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Author Topic: Canon 10D soft focus or faulty camera?  (Read 3046 times)
Jeff Donald
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« on: October 03, 2003, 09:07:39 AM »
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Are you shooting jpg's or RAW files?  If jpeg's, you can adjust the sharpness in the camera's menu.  RAW files will need to be sharpened (unsharp mask) in Photoshop, or third party software and plugins.   A great deal has been written about this topic and if you use the sites search function you'll find several threads discussing sharpness.  Jonathan Wienke has some comparisons of sharpening in this thread.
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Jonathan Wienke
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« Reply #1 on: October 03, 2003, 01:14:13 PM »
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I saved my pennies and got the Canon EOS 10D and I have noticed that the pictures are not as sharp as my Sony Cybershot 5.0 megapixel camera. They just seem slightly hazey. Do I need to exchange my camera or is this just a problem inherrent to this camera that the focus is not sharp?
All digital cameras produce inherently soft images; the difference between a consumer-level camera and a more pro model is that consumer-level cameras apply sharpening to images automatically, pro-level cameras leave this to the photographer. This requires more effort by the photographer, but allows the use of sharpening techniques that would be impractical to do in-camera.

Here is an unsharpened 100% crop from my 1Ds:


Here is the same image after sharpening:


The sharpening technique I used in this example is somewhat complex, (it involves upsizing with S-Spline Pro, converting to LAB color, masked USM on the L channel, and reducing back to original size) and could not be done in-camera. But it allows a greater degree of sharpening without creating image artifacts than any in-camera sharpening can do.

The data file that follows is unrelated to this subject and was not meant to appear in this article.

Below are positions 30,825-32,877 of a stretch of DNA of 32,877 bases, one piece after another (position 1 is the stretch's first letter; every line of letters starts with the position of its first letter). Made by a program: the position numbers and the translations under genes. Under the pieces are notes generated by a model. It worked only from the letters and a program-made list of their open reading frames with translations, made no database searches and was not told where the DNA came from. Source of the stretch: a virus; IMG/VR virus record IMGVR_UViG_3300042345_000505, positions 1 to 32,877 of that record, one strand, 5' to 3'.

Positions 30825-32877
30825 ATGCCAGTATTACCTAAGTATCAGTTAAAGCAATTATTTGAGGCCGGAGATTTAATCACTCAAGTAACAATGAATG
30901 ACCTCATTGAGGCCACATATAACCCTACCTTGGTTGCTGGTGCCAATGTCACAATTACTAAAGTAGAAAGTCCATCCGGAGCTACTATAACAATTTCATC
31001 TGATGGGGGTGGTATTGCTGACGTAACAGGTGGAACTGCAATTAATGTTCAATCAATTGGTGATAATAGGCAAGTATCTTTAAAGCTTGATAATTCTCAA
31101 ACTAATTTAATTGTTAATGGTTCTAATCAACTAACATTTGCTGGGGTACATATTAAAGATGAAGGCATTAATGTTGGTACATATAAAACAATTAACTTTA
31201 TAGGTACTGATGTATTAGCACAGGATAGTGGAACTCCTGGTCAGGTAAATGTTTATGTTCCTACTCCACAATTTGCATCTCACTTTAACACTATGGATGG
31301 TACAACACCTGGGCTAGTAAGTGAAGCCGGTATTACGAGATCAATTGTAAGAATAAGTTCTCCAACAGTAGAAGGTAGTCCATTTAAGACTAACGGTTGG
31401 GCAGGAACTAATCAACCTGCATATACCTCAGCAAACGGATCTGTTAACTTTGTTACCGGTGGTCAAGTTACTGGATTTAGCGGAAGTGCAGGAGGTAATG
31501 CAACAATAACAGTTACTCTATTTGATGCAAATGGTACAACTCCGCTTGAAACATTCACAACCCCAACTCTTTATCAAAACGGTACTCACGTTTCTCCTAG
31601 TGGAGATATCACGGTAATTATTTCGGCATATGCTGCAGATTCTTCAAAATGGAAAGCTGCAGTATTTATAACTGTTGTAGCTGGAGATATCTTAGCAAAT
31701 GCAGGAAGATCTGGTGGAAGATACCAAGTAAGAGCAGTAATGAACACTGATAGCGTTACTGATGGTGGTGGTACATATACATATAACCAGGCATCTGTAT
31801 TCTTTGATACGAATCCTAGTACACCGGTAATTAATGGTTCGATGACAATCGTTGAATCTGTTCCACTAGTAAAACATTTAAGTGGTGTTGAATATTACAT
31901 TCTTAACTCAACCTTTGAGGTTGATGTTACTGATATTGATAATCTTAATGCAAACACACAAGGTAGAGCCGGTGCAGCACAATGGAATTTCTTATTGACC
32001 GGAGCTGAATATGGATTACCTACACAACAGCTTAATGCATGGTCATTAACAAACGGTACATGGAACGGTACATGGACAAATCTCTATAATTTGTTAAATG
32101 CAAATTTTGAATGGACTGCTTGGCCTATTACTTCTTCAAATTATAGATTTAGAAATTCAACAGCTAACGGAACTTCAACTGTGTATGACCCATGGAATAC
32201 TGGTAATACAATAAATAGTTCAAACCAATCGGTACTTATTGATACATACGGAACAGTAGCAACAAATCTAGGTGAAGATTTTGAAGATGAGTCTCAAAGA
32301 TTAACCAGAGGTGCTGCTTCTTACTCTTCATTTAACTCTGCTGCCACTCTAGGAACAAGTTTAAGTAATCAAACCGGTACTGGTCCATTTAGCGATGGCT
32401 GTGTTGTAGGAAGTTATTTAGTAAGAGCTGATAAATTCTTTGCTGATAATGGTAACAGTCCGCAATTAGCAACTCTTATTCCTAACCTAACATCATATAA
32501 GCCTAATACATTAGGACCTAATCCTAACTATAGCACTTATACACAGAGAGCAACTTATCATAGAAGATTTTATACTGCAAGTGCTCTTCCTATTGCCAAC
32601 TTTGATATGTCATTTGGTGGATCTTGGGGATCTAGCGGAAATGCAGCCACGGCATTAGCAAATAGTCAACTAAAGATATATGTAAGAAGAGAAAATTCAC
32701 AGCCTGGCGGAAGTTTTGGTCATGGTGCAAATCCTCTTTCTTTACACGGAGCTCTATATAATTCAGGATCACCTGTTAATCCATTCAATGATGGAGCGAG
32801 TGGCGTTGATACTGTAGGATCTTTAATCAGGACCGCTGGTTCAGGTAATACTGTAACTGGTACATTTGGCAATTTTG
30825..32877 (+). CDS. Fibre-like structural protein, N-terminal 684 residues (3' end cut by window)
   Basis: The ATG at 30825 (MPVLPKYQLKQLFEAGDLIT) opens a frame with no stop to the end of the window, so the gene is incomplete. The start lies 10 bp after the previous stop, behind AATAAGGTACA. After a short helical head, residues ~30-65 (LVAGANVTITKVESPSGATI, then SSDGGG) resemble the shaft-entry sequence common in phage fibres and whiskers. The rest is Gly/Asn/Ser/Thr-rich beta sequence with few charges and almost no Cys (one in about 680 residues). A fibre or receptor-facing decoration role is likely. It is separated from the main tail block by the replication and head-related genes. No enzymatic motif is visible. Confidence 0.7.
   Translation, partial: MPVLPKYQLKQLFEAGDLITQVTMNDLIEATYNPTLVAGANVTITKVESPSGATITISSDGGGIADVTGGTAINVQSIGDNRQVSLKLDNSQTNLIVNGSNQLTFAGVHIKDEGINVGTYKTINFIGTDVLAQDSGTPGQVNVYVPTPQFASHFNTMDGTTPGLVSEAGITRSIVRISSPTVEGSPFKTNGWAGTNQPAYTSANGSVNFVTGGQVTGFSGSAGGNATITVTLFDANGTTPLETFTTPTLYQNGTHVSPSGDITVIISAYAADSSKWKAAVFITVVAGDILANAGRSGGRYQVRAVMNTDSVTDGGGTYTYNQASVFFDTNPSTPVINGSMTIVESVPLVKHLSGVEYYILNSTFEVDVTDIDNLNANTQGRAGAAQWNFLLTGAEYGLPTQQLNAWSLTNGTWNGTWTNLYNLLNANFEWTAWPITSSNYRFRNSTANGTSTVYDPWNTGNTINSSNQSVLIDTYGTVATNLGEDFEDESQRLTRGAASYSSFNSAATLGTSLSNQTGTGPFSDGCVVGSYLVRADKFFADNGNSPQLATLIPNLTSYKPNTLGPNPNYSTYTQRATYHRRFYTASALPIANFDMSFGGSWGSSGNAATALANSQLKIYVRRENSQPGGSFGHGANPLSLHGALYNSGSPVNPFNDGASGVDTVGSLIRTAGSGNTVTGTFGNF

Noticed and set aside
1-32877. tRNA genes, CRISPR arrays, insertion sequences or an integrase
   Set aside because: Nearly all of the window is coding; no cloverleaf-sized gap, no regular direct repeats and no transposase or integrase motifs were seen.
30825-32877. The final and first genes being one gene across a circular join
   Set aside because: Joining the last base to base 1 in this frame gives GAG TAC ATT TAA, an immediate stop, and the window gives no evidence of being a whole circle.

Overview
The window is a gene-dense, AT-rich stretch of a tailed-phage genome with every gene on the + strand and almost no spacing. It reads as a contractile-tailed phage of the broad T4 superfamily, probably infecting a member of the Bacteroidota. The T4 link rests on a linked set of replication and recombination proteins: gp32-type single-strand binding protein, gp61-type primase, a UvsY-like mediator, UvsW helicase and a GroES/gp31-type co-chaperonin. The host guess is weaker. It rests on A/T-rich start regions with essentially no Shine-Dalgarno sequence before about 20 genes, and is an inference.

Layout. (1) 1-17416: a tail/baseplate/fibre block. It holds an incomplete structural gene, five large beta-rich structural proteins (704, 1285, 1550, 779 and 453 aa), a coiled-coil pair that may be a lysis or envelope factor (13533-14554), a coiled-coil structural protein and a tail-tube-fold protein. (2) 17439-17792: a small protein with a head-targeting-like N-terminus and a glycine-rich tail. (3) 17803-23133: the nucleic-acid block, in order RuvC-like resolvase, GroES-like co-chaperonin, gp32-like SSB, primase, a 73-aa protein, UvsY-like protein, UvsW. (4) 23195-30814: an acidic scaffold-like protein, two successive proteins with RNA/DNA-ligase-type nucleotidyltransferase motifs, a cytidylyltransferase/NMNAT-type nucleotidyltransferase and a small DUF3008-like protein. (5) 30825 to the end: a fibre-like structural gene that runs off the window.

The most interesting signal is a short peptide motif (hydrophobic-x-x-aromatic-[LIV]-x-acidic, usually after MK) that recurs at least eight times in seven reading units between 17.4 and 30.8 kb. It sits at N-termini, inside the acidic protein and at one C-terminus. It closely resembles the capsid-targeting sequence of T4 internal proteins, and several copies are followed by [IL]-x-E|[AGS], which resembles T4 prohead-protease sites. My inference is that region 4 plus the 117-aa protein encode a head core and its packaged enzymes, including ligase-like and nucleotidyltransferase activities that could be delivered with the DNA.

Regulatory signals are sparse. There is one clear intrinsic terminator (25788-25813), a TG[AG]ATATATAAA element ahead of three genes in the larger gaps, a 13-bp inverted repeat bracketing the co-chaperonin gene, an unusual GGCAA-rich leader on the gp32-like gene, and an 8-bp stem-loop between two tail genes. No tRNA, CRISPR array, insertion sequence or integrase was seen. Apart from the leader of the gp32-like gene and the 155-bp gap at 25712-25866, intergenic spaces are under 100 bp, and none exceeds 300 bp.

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Jeff Donald
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« Reply #2 on: October 04, 2003, 12:09:33 PM »
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Some pro's want ultimate control and choose no sharpening or RAW format to maximize the image control aspect.  Other pro's, particularly if under a time deadline, choose in camera sharpening to meet their needs.  But one way or the other the pro wants to make the choice, not have the camera make it for him/her.
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julie geiger-schutz
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« Reply #3 on: October 03, 2003, 08:19:51 AM »
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I saved my pennies and got the Canon EOS 10D and I have noticed that the pictures are not as sharp as my Sony Cybershot 5.0 megapixel camera.  They just seem slightly hazey.  Do I need to exchange my camera or is this just a problem inherrent to this camera that the focus is not sharp?
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jwarthman
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« Reply #4 on: October 03, 2003, 09:34:51 AM »
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Virtually all digital cameras produce "soft" images, at least partly because of the anti-aliasing filter. Like Jeff said, sharpening must be applied, and different cameras (and camera settings!) will produce images of different apparent sharpness. You may wish to read this description of a sharpening workflow by one of the designers of PhotoKit Sharpener. Michael recently reviewed the product here.

On the other hand, it's possible that you're having focus issues with your 10D. You might try an experiment to confirm this is (or is not) part of the issue.

Enjoy!

-- Jim
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julie geiger-schutz
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« Reply #5 on: October 04, 2003, 10:33:42 AM »
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I am shooting jpeg so I adjusted that.  I will go through the work flow articles.  I knew I could sharpen in Photoshop but I didn't know that professional cameras left the fine tuning to the photographer.  The sample photos helped a lot.  That first picture was exactly what I was talking about with the slight fuzziness.  I feel a lot better now.  Thank you.
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Dennis
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« Reply #6 on: October 12, 2003, 05:45:59 PM »
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Jonathan,

your sophisticated sharpening technique raises the contrast strongly, sharpens even out of focus areas and creates halos as well. Is this your sharpening for printer use? I finde you loose much details with your workflow.
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Best Regards

Dennis.
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